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By Allan Behm*
Sadly, hermeneutic s— or exegesis as it was formerly known — is not much in vogue these days. Maybe that reflects the fact that most of us rely on translation for our glimpses into the texts written in ancient (and dead) languages. And the word ‘hermeneutics’ itself needs a bit of exegesis: most understand it as ‘interpretation’, though Aristotle’s Peri Hermēneias actually deals with ‘explanation’. But if one is to coin a term like ‘Thucydides Trap’, declaring that war between Athens and Sparta was ‘inevitable’, and blame Thucydides for the invention, one should surely check the original text to confirm that ‘inevitability’ is what Thucydides wrote and meant. This is a task that Professor Graham Allison should have undertaken before he pronounced on the contest between Athens and Sparta, and applied it to the more contemporary relationship between China and the United States.Read More
By Graeme Dobell*
Come back with me to a wonderful time when the Cold War had been won and Australia was cashing in the peace dividend. Spend money on the military? Naaah! Squeeze ’em. The release by the National Archives of the 1994 and 1995 cabinet records of the Keating Labor government is our annual compare and contrast moment. This is defence, so, as always, start with the money. The archives show that the ‘peace dividend’ moment in the mid-1990s was when Canberra really started to argue about what’s since become a totemic issue: whether Defence should get 2% of GDP.Read More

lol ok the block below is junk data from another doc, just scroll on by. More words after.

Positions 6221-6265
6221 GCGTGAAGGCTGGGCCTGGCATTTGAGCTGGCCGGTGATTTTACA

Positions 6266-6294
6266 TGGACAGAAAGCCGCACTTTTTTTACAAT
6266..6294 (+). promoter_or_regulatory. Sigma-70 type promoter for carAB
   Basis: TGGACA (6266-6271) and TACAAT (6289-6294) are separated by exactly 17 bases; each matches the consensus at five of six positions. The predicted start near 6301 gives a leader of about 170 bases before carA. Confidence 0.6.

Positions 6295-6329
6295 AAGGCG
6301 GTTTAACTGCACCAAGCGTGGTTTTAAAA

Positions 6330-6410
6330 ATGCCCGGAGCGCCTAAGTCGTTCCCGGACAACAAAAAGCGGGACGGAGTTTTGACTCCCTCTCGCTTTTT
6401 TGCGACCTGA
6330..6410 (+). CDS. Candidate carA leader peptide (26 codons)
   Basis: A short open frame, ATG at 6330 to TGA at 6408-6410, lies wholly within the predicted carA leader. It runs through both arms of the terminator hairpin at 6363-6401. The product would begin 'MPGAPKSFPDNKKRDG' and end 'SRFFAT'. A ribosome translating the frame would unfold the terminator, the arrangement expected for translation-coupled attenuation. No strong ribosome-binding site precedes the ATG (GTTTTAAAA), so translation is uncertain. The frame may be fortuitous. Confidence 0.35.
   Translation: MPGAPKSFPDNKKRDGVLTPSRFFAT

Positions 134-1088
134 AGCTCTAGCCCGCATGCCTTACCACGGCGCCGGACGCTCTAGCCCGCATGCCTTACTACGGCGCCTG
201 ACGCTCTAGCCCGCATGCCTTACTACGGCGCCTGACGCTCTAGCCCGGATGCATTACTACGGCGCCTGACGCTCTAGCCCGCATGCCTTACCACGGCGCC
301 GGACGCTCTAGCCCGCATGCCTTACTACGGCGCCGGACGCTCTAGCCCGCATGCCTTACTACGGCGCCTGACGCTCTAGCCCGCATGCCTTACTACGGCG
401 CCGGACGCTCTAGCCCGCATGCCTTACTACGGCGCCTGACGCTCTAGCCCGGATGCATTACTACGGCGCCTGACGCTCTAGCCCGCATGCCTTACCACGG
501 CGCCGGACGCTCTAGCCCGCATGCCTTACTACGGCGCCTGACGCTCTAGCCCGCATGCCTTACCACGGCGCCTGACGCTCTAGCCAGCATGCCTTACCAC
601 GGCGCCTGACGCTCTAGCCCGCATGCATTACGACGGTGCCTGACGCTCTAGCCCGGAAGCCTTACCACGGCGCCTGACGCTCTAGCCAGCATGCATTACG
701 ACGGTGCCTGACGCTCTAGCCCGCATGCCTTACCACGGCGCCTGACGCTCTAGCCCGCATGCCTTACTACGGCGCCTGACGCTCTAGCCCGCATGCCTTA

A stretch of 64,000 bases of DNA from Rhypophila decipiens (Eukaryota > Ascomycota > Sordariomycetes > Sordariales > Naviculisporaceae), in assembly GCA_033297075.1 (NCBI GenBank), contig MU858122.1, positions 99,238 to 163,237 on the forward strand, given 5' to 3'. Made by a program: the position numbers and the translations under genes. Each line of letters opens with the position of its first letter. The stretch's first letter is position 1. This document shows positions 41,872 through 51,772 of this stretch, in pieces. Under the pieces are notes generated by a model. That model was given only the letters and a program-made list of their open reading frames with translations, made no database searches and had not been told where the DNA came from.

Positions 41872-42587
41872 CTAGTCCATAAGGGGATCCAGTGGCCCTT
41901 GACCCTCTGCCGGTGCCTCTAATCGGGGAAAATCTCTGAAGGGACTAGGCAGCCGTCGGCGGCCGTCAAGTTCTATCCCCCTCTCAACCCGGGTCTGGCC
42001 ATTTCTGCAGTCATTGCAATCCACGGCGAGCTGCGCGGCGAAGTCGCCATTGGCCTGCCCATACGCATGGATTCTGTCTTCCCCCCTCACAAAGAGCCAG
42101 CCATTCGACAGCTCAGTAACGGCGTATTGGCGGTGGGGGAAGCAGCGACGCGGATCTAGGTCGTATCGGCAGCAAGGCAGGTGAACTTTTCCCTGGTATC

[caption id="attachment_2162" align="alignleft" width="118"] Clausewitz[/caption]By Mike Fogarty:Errors at the tactical and operational level may be redeemable, but those at the strategic level are usually catastrophic. This observation has been sourced from readings below. Consider Liddell Hart. ‘As regards the relation of strategy to tactics, while in execution the borderline is often shadowy, and it is difficult to decide exactly where a strategical movement ends and a tactical movement begins, yet in conception the two are distinct. Tactics lies in and fills the province of fighting. Strategy not only stops on the frontier, but has for its purpose the reduction of fighting to the slenderest possible proportions.’ This over-states ‘indirect strategy.’Read More
By Norman Friedman*
In mid-December the Administration issued its first National Security Strategy, titled America First but widely described as principled realism. Such annual documents are required under the 1986 Goldwater-Nichols Act. Typically they list goals without much effort to prioritize, and they are often disdained as poor reflections of actual policy. The title and the description place the new policy in the long history of U.S. security strategy, which reflects the struggle to reconcile national interest and ideology – the promotion of human rights and democracy as a primary factor in policy. With the defeat of the Soviet Union during the Cold War, the United States is the only truly ideological power in the world.